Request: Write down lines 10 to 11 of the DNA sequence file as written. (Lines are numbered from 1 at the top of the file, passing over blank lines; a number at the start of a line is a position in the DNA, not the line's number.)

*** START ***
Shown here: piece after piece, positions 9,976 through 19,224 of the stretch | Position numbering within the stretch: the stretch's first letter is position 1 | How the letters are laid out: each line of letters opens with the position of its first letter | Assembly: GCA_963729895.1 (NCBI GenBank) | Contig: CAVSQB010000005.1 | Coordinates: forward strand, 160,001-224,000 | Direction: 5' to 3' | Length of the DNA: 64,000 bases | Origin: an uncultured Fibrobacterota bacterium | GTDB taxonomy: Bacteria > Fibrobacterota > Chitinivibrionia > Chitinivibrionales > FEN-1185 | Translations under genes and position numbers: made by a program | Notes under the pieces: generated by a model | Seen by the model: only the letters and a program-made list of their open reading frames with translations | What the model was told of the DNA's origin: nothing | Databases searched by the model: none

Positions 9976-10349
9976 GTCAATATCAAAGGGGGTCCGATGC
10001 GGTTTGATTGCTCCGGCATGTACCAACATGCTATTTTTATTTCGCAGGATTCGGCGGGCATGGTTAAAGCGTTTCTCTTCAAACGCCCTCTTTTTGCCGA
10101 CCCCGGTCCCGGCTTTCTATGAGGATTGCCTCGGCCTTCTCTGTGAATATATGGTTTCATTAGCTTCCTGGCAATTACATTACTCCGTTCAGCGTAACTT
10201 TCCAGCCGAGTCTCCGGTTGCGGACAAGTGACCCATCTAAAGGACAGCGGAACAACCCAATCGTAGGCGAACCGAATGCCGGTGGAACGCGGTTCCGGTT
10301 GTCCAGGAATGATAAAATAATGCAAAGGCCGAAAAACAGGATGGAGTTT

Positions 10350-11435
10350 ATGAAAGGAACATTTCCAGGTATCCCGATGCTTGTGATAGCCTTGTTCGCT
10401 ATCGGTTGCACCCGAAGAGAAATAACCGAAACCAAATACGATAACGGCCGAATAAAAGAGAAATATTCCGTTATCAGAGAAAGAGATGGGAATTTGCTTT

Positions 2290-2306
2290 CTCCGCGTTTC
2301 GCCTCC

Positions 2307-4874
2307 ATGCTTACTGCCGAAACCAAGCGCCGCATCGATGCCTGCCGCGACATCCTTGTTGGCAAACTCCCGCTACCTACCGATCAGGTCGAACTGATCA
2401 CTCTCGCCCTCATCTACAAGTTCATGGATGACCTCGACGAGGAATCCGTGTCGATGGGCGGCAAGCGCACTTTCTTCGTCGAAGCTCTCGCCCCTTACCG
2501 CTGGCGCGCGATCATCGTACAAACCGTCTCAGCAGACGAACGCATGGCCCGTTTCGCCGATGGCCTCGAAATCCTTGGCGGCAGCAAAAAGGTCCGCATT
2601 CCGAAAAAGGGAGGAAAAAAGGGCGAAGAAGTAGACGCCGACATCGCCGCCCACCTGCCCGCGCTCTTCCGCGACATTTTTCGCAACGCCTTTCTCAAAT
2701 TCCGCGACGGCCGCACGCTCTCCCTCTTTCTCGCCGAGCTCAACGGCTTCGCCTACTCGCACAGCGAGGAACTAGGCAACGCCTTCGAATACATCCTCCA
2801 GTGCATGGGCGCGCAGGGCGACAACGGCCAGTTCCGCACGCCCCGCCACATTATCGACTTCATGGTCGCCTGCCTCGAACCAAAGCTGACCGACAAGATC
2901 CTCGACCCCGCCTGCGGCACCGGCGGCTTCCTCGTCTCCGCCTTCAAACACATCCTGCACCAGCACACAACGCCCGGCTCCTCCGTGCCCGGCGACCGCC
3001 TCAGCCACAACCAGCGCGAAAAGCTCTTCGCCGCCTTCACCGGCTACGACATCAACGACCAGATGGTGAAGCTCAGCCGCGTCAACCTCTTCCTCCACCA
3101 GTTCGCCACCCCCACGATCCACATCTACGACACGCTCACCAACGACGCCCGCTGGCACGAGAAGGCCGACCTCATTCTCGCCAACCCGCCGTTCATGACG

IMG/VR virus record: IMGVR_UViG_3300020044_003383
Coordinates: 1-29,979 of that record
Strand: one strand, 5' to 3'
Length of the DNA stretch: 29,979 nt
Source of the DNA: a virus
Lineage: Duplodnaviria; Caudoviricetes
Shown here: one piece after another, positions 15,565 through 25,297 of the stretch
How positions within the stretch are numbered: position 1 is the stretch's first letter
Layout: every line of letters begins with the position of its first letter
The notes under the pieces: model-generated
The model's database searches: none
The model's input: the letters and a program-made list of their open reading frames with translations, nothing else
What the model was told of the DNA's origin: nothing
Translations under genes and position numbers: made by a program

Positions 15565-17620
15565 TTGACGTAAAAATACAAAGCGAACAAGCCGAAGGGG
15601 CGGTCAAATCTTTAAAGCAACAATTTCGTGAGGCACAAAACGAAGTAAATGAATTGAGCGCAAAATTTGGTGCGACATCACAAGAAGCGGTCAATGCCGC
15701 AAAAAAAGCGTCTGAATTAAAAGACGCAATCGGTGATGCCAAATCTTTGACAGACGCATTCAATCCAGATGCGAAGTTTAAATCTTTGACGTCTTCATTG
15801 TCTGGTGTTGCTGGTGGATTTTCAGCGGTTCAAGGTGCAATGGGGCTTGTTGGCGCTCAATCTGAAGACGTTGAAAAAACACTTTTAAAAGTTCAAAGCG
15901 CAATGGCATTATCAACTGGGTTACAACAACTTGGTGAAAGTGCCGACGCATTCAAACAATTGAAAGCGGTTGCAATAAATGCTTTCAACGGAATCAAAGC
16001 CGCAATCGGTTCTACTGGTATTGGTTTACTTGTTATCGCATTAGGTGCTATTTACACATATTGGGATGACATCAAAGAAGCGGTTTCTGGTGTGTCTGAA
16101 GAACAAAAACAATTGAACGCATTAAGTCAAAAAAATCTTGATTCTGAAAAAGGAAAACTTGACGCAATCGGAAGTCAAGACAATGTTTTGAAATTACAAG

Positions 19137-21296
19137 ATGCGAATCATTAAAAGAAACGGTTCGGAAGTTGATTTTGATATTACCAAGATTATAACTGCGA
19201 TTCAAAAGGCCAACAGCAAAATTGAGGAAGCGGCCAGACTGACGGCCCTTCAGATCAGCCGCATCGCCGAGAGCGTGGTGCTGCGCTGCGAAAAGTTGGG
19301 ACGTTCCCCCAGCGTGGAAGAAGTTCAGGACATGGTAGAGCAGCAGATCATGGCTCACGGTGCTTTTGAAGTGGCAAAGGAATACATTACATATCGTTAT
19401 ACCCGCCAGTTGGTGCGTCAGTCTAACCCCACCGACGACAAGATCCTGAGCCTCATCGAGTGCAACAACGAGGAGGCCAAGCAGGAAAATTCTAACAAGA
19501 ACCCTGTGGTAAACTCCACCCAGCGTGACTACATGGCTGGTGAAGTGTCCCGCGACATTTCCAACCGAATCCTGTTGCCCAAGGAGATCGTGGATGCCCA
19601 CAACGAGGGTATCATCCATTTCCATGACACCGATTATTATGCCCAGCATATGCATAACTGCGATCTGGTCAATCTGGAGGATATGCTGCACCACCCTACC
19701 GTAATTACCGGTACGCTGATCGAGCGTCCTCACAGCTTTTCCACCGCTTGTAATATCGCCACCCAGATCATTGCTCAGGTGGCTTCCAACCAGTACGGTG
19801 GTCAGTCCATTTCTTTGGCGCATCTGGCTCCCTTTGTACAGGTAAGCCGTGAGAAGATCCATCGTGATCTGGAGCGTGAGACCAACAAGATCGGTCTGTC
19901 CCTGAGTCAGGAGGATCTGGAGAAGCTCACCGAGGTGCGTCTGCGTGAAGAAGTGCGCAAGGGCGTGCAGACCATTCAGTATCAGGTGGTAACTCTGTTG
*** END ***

10401 ATCGGTTGCACCCGAAGAGAAATAACCGAAACCAAATACGATAACGGCCGAATAAAAGAGAAATATTCCGTTATCAGAGAAAGAGATGGGAATTTGCTTT

Positions 2290-2306